Friday, October 30, 2015
I was listening to CBC Radio1 this afternoon and there was a documentary about the 22-month long strike by workers at Crown Metal Packaging LP (ending summer, 2015). They were upset because the company wanted to introduce a two-tier wage scale among other things. New hires would only make $16.00 per hour. Not enough, they said. How can anyone survive on such low wages? So they went on strike. For 22 months!
A month later the company resumed production using management and scab workers. They’re taking my job, one worker complained. It’s not your job, lady. You’re out on the sidewalk holding picket signs while someone is hard at work getting paid the amount you weren't willing to take. It’s now their job and I’m sure they’re plenty happy to have it.
I’m tired of all these whiners who think they’re entitled to this, that and the other thing. There are people who would kill for your job and all you can think is, It’s not enough. Give me more.
In each successive round of bargaining the company offered the workers less and less and less. Finally, when most of them were nearly broke, they caved and accepted. Too bad, so sad. You got what you deserved.
You’re lucky to have a job. In this global economy many jobs are shipped overseas to more competitive markets. Bottom line is, your company isn’t going to going to do business here if they can’t make money. And they’re not going to make money if they have to pay you four or five times as much as someone else is willing to take. That's reality, like it or not.
Monday, October 26, 2015
Gabe and I went hiking at Hockey Valley last Saturday. The parking lot is located just north of Orangeville on Hockley Road by 2nd Line East (close to Hockley Valley Resort). It's about an hour northwest of Toronto.
Our plan for the day was to get some fresh air and see the fall colours. Unfortunately I think we were about a week past peak for the region we were in. What can you do?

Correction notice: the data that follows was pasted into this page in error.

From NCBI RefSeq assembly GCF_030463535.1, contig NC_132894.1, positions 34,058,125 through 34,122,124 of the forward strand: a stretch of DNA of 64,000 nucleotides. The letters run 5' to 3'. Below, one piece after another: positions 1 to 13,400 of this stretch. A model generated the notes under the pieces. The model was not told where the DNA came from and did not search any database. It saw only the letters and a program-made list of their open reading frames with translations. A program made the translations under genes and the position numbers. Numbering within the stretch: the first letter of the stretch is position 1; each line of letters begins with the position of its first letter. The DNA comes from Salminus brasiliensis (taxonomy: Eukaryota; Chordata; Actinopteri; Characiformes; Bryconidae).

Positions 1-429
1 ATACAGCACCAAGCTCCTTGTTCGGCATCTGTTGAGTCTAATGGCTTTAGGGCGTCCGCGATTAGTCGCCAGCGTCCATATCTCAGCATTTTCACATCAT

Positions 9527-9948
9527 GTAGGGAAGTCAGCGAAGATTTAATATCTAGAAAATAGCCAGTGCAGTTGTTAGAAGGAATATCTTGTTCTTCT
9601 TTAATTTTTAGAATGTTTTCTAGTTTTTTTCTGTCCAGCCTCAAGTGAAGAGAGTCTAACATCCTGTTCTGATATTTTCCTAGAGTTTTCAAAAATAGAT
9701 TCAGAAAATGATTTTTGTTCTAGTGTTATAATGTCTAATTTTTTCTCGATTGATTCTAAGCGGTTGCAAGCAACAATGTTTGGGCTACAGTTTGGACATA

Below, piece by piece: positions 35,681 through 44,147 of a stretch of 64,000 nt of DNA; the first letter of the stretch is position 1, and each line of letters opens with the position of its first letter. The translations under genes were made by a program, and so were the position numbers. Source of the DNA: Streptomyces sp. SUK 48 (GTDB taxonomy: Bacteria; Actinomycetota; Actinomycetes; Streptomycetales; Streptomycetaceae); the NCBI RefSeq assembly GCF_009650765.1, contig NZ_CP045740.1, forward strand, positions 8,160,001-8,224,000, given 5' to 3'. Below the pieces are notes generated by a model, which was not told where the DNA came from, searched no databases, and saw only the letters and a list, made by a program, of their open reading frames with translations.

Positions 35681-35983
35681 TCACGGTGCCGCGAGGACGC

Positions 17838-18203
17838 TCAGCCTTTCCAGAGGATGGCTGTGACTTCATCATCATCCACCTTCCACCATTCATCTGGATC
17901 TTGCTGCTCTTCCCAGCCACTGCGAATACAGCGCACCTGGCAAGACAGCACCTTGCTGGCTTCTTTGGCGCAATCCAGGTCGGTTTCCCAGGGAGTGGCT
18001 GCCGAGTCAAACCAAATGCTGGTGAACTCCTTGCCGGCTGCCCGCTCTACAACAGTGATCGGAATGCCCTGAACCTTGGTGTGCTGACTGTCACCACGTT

The previous weekend was perfect for hiking. Besides the colours being great, the weather was amazing. It was 20+ C with clear, blue skies.
This Saturday wasn't so hot (both literally and figuratively speaking). The predicted high was 5C with scattered snow flurries. Not great. Not great at all.
The skies weren't too bad when we started driving towards the park. But as we neared it the clouds filled in. Things didn't look promising.
When we actually arrived and got out of Gabe's new Mazda 3 the snow was coming down quite a bit. Undeterred we headed up the trail determined to get a decent hike in.
Even though it was annoying to walk through, the accumulating snow that dusted the ground coupled with the orange leaves that still lingered on the trees made for unique shots.
We were out for a bit over 4 hours covering around 10 kilometres. Throughout that time the weather changed a fair amount. From grey, overcast, flurry-producing clouds to bright, blue almost completely clear skies and everything in between.
Overall the hike was good. The scenery and rolling hills were really nice. The only problem I had was with me. The previous night was our first night at hockey. My already sore back was made much worse. That added to my bum right knee really slowed me down. Especially on the last third of our outing. Old age. Sigh.
Thursday, October 22, 2015
Our friend, Eric, is heading to Calgary for work. To send him off we thought we'd take him out to eat. He had other ideas. Instead he wanted to round up the old gang and head up to Hardwood Hills for one last ride like we used to do back in the early 2000s.
When we were younger we used to go somewhere to mountain bike nearly every weekend in the summer. Hardwood Hills (just north of Barrie) was one of our favourite places to go. It's a bit out of the way, but they have a lot of great trails there.
Not everyone was available to ride that day. I went up with Jim, while Eric took his son and picked up Kathleen along the way. Peter took his niece and nephew out.